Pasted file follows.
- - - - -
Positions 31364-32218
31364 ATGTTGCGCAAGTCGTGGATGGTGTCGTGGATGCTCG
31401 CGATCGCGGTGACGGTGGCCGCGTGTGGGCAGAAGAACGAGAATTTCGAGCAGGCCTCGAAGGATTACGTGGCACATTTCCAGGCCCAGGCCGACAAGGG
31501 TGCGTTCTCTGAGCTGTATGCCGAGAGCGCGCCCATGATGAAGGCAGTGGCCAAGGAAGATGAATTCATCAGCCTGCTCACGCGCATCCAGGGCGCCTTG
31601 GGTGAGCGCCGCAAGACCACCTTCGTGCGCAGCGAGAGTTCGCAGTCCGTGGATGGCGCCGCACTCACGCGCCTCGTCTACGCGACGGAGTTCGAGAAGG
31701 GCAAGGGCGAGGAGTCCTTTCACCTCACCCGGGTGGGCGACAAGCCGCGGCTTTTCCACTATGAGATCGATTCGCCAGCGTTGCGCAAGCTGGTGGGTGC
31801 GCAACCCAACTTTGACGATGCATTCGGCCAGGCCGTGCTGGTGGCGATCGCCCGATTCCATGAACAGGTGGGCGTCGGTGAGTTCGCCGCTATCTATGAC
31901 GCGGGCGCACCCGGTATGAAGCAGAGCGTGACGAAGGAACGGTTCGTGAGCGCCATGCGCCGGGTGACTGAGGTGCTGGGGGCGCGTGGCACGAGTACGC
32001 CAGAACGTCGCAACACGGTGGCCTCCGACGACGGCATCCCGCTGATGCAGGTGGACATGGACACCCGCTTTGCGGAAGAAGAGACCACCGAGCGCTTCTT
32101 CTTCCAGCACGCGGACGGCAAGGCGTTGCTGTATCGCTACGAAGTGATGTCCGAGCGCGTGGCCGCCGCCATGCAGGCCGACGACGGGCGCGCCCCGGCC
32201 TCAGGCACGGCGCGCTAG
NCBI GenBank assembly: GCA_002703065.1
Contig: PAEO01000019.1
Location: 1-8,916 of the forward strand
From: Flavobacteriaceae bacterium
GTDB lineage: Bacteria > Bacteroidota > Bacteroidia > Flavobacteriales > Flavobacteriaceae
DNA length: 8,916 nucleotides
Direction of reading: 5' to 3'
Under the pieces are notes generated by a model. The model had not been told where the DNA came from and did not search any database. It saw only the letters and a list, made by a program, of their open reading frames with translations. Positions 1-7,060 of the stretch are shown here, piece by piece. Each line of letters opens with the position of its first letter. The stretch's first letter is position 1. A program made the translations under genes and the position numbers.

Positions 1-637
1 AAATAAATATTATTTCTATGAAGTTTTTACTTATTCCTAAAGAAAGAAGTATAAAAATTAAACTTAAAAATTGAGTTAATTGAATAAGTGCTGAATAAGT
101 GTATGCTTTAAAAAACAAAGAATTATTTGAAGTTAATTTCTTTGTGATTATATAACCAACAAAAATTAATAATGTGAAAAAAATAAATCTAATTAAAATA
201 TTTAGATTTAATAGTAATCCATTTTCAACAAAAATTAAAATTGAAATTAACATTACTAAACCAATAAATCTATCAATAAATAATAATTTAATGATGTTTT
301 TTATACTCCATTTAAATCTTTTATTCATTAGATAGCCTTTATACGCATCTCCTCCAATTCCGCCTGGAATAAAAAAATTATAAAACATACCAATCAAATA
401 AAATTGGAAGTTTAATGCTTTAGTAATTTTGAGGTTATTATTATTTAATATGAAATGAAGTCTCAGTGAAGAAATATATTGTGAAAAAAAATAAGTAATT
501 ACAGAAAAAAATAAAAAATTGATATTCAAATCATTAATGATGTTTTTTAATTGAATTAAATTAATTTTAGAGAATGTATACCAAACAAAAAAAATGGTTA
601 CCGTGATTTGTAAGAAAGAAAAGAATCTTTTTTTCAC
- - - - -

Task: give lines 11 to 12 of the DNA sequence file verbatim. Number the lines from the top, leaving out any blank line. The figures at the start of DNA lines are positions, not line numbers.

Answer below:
32201 TCAGGCACGGCGCGCTAG
NCBI GenBank assembly: GCA_002703065.1